An Aristotle quote is scribbled on a University of the Witwatersrand (Wits) office door: “Educating the mind without educating the heart is no education at all.” Students would add that you can achieve neither without money. On Monday, Wits students continued their protest against a fee hike, with demonstrations spreading as students confront a system they say is unequal and unfair. By GREG NICOLSON.
Former Wits Progressive Youth Alliance leader Mcebo Dlamini and leader of the Economic Freedom Fighters on campus Vuyani Pambo pointed at the security guards on the other side of the Great Hall’s locked door. After marching around Braamfontein, thousands of students demanded admittance. A window was smashed and the students streamed inside, moving towards the Senate House concourse.
The forced entrance was, according to the university, the reason why its council did not address students as agreed. Wits has been closed for days due to student protests against fee increases and on Monday students demonstrated for hours in the concourse before marching through Braamfontein and closing busy intersections. The University of Cape Town (UCT) and Rhodes University were also closed on Monday as the protests spread.
Neither Dlamini nor Pambo lead the Student Representative Council (SRC) but they were the most vocal leaders on Monday. “We are going to shut down this university until …” Dlamini paused for the audience’s roar. Students occupied the concourse and many watched from the above walkways. “Wits University will remain closed until our grievances are heard,” he continued.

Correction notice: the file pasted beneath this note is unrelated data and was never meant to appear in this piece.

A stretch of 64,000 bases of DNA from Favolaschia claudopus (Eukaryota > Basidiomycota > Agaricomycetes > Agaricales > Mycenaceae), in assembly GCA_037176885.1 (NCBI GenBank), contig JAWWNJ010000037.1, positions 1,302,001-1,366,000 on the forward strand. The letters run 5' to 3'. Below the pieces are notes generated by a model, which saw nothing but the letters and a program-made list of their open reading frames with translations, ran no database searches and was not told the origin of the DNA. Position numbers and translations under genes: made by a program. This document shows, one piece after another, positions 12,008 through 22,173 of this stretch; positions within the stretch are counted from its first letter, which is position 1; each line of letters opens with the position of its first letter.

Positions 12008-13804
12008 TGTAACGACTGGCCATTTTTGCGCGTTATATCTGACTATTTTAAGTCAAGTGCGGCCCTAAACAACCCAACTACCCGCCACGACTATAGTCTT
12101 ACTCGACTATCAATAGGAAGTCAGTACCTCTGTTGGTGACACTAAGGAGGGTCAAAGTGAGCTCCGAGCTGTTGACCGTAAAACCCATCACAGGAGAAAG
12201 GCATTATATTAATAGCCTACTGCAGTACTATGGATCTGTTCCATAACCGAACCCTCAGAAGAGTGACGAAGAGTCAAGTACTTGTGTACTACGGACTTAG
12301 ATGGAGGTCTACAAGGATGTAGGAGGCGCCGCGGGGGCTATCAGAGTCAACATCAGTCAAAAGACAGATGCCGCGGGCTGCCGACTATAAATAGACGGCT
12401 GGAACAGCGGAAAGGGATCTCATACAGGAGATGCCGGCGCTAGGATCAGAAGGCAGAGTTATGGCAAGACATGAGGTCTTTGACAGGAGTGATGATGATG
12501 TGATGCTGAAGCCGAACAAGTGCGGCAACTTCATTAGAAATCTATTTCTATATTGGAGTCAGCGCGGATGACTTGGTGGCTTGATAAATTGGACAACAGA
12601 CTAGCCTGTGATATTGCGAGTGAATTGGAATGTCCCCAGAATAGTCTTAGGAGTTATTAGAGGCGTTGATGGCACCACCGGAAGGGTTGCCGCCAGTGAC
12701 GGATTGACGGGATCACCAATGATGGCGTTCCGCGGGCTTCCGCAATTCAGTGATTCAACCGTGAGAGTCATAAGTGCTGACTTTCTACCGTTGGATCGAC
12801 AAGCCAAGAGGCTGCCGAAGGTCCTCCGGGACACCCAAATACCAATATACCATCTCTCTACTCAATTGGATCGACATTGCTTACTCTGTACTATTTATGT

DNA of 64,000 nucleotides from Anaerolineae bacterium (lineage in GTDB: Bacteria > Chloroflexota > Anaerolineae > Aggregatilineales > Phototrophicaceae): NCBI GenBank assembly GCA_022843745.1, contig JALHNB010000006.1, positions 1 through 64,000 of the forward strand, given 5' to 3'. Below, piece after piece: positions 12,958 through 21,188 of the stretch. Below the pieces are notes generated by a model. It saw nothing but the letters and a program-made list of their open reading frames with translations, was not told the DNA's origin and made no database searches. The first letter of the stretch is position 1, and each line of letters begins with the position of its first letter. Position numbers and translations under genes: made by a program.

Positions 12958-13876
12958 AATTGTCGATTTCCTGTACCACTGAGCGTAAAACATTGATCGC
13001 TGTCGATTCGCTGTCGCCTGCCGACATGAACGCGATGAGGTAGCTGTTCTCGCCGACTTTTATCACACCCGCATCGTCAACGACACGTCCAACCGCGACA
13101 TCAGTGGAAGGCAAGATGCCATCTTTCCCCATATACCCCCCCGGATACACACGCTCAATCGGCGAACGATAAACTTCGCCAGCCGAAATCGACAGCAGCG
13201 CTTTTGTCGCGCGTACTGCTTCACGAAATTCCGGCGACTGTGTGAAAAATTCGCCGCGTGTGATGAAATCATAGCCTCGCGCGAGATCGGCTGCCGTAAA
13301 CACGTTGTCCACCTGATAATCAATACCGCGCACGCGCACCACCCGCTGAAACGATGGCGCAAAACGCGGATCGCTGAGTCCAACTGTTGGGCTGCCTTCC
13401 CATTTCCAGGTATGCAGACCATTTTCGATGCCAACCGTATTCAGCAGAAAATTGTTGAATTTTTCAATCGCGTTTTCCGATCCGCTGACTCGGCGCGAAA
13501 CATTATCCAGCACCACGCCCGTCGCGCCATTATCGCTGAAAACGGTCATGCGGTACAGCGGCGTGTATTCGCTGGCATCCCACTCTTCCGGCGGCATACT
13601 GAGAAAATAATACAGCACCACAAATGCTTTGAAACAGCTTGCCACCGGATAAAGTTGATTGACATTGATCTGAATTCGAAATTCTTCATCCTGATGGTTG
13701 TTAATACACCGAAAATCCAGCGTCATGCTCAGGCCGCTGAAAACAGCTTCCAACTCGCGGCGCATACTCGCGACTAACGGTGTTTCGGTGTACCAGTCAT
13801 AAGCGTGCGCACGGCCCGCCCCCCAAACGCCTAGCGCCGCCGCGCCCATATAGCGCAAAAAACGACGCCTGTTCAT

Dlamini said the students agree on one issue: no fee increases. The protests were sparked by a proposed 10.5% hike in fees and the students are demanding no increases for next year. “The reason why Wits is having a shutdown is because of exorbitant fees and ridiculous upfront fee payments. We are saying we can’t afford [it],” he said. Referring to the apparent turnaround from Wits after an agreement was reached over the weekend during marathon demonstrations, Dlamini said students had been trying to “massage and romance the situation” but “we were massaging and romancing a donkey”. “While we were busy massaging and romancing it, it kicks you back.”